Knowing that you can’t ever please everyone when it comes to ending a show, do you go into it knowing that you can really only please yourself, and then hope that most people will be happy with that?
SILVERSTEIN: Yeah. I definitely wanted to satisfy myself with the kind of story that I wanted to tell. Within that, I knew there were certain things that the fans would expect and that, if we didn’t address them, they’d feel cheated. Whether we addressed them enough, I don’t know. I think we hit those buttons, by the end.
SILVERSTEIN: Yeah. We definitely wanted to honor the characters and bring each one to their proper conclusion, and I do think that we hit that.
Would it be safe to assume that not everyone will make it through to the end of the season?
SILVERSTEIN: Yeah, unfortunately.
Does anyone get a happy ending?
SILVERSTEIN: There will be a legitimate happy ending or two.
Did you talk to your actors, at all, to see what they would like to have happened for their characters, in the end, or did you not take that into account?
SILVERSTEIN: We talked about that kind of stuff, from time to time. We had fallen into a pattern where they mostly trusted us to deliver them to the right place. Even if that place was death, an actor would call and say, “Just make it a good death.”
How did you end up bringing Judd Nelson in for the final season?
SILVERSTEIN: His name came up. We knew what the role was. We knew the role was going to be Birkhoff’s father, and we knew that there would be some kind of expectation for that role, like there would be if you introduced any of our main character’s parents. Judd Nelson’s name came up and his having played so many rebels in his past career seemed to fit. The knowledge of his past work and somebody with that character just made sense.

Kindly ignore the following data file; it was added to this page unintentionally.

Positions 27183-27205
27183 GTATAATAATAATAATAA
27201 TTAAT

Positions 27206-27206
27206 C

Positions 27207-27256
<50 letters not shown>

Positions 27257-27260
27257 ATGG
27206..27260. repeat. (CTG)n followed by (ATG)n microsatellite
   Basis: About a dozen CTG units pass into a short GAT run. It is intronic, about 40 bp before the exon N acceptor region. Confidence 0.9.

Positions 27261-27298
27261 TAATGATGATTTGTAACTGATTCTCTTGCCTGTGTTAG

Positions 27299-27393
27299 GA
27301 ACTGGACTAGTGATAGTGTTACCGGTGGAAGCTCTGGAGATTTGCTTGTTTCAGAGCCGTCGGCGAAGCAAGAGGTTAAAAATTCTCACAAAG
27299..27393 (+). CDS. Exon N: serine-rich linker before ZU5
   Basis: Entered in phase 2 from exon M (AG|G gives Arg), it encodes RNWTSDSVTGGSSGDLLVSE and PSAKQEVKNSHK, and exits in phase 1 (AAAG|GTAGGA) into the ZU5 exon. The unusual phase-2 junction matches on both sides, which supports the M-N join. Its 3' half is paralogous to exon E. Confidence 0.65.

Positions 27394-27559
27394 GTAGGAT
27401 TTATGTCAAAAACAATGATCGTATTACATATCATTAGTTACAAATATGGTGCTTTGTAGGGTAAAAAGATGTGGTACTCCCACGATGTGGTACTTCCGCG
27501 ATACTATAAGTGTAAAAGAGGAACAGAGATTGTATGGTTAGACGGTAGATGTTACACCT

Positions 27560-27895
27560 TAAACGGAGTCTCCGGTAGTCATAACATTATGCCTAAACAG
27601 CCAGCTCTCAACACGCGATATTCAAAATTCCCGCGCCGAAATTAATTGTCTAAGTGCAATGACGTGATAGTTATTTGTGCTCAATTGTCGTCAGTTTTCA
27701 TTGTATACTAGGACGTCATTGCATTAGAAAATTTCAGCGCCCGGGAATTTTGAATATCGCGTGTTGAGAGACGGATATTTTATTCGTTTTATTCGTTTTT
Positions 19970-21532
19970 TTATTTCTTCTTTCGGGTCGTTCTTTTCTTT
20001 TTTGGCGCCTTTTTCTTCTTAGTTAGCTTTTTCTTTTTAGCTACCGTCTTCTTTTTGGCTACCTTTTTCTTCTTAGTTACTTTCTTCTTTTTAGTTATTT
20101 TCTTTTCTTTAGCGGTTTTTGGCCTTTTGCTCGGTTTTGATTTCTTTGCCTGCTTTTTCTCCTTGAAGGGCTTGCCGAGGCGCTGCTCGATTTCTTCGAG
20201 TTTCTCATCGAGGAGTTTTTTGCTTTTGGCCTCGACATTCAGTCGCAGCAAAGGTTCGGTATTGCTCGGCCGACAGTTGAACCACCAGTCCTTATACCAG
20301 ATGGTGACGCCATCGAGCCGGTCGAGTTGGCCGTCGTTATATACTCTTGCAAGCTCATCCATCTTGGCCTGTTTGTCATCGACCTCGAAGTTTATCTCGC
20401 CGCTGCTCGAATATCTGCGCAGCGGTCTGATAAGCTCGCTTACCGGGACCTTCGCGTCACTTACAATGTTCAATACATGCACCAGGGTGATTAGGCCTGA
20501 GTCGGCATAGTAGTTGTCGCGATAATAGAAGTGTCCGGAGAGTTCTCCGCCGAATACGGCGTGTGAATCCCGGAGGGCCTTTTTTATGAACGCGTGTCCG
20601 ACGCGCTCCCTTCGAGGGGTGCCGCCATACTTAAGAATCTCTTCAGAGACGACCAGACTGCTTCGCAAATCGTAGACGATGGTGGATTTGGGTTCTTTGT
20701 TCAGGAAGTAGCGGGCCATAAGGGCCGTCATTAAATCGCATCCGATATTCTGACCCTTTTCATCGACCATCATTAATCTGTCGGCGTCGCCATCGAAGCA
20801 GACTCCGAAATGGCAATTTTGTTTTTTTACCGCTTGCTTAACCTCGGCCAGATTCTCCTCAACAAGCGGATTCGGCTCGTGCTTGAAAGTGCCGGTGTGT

What made you decide to move the lair onto a plane and have the team be mobile?
SILVERSTEIN: The only alternative, really, was moving back to a safe house, like the beach house in the second season. It was born out of a desire not to repeat ourselves, and also to help with our story because we knew that it would be a global story and they would be globe-hopping. If their base was mobile, we could help explain how they were getting everywhere. In the first season, Nikita had a NetJets account, and Division had private planes at their disposal, but a team that’s truly on the run wouldn’t have that. So, what they have is Alexandra Udinov and her money, and she would be able to get them a cargo plane. That just made sense to us and was exciting. We had literally destroyed and blown up every single lair that they had ever been in, so we were looking forward to finding out how we could blow up the plane and destroy it, but we never got there.
How challenging has it been to have such an enigmatic villain with Amanda?
SILVERSTEIN: In the beginning, it was what drew us to her. It was a great strength to have her enigmatic. It really was her power. A lot of times, once you explain the psychology behind a villain, they tend to lose a bit of that power. But, we did go into Amanda’s backstory and I think it was suitably disturbing and uniquely tailored to her. It did humanize her, and that raised the stakes. Her obsession with Nikita, and her identification with Nikita leads to an almost, but not really, touching place between the two of them and their final confrontation.